02 Feb 2012 Superstorm Damage Doesn’t Demand Super State
While some people are using hurricane relief efforts as a way of justifying the need for a more all-encompassing government — one that provides disaster relief but later tells you what you can eat — Dr. George still favors a smaller and more responsible leadership.
To follow is Dr. George’s new essay on the matter, “An Ode To The Role of Big Government.”
In the wake of Hurricane Sandy, a vision of the federal government as our savior is being perpetuated by the media and the left.
This romanticized vision of the benefits of an ever-expanding government assuming command of everything — from disaster relief to managing our waistlines to promoting breastfeeding to mandatory vaccinations and to how we generally live and die — must still be given serious thought.
What price will we pay to allow the government to extend far beyond its constitutional mandate to “provide for the common defense” and “promote the general welfare.” Will it be to the degree that America descends into a nanny state that doesn’t “secure the blessings of liberty”?
Despite the immediate praise for the government’s response to Hurricane Sandy, the sight of people standing in lines for hours for gasoline or huddled in their homes with limited or no supplies of food and water seems to answer the question.
Dependence on the government has led to a potentially tragic state of vulnerability. Too many of us have voluntarily ceded their individual authority and responsibility to a system that is designed to treat us as a collective group of children considered incapable of making decisions for both our own good and for the security of our families.
Fear is the predominant driving force that encourages so many to remain passive in spite of what’s at stake. These people apparently value safety above the freedom to speak, think and strive to achieve the full extent of one’s God-given talent — which is systematically stripped away by government intervention.
As the nation moves ever more rapidly towards a society that is increasingly more petty, selfish and small-minded in the name of fairness and spreading the wealth around it’s important to ask if the good of the many really outweigh the needs of the few?
Some might consider it a fairer concession if the government actually took measures to protect its citizens from harm. But the assumption really doesn’t match the reality:
- Instead of the endless government campaigns against obesity that rely on proposed moratoriums on Big Gulps and large servings of movie popcorn, how about scaling back taxpayer subsidies on sugar and corn? Studies suggest that high fructose corn syrup plays a substantial role in rising obesity rates, yet the government that wants to fight fat is essentially paying for its production. The government promotes and props up what it wants to fight with public monies.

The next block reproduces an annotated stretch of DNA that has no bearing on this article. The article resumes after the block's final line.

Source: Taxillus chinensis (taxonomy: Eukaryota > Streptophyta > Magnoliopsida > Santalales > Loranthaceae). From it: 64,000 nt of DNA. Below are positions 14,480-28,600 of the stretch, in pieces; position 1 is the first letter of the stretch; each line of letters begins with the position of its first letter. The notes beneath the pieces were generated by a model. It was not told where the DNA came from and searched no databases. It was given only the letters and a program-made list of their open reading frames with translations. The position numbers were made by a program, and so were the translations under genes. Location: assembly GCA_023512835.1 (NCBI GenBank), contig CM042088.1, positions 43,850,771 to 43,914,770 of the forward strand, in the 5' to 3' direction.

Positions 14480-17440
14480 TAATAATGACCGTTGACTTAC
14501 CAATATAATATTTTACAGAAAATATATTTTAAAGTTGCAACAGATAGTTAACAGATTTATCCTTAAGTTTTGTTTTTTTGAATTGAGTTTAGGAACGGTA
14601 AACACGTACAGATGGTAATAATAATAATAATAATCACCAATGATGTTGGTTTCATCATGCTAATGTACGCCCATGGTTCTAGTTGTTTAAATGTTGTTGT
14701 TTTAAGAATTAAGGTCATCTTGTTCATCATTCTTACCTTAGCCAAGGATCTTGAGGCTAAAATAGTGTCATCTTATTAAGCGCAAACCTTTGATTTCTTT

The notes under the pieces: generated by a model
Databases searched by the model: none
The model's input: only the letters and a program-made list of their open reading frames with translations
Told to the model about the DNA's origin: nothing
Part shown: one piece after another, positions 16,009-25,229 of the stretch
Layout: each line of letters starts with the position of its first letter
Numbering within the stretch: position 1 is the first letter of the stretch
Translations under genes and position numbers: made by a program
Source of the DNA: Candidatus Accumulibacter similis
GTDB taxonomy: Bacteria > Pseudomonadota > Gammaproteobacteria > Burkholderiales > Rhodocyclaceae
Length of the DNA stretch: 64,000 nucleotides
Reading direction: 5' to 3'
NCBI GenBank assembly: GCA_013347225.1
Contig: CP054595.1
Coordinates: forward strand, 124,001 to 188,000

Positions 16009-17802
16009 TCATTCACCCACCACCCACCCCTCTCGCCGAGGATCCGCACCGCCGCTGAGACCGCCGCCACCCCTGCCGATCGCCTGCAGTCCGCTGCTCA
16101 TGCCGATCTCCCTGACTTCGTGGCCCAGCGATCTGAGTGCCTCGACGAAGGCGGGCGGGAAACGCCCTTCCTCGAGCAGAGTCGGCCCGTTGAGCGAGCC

- Instead of watching cancer rates rise and simply spending increasing amounts of money on treatment, leading to exploding health care costs, there are those who say that the government should look more into remedying controversial practices such as organic farming and genetically-modified foods.
- The government should stop promoting policies that lock children in bloated, wasteful and ineffective public schools where teachers and administrators essentially pride themselves for fostering mediocrity — especially among the poor and minority children. Instead of acquiescing to recent decisions — such as the one in Florida where the state’s board of education set academic goals on the basis of race — perhaps it is time to give power back to parents, teachers and the children who are left without a choice that often leaves kids unable to compete successfully in our society.
Chest-thumping about the wonders of FEMA and the alleged efficiency the federal government leaves lingering doubts. Remember the people affected by Hurricane Katrina who were forced into formaldehyde-laced trailers? How about the prolonged fiasco surrounding the oil spill in the Gulf of Mexico?
These happen in the recent past — government has not changed all that much. And declining goods and services in the northeast may yet reveal that a big government hasn’t really provided a solution to Hurricane Sandy’s victims either.
Expanding government can still be controlled right now. But America is coming to a potential point of no return. Emotions cannot be allowed to dominate the promulgation of policy. An explosion of government interference will not help our nation, and — once big enough — cannot be stopped.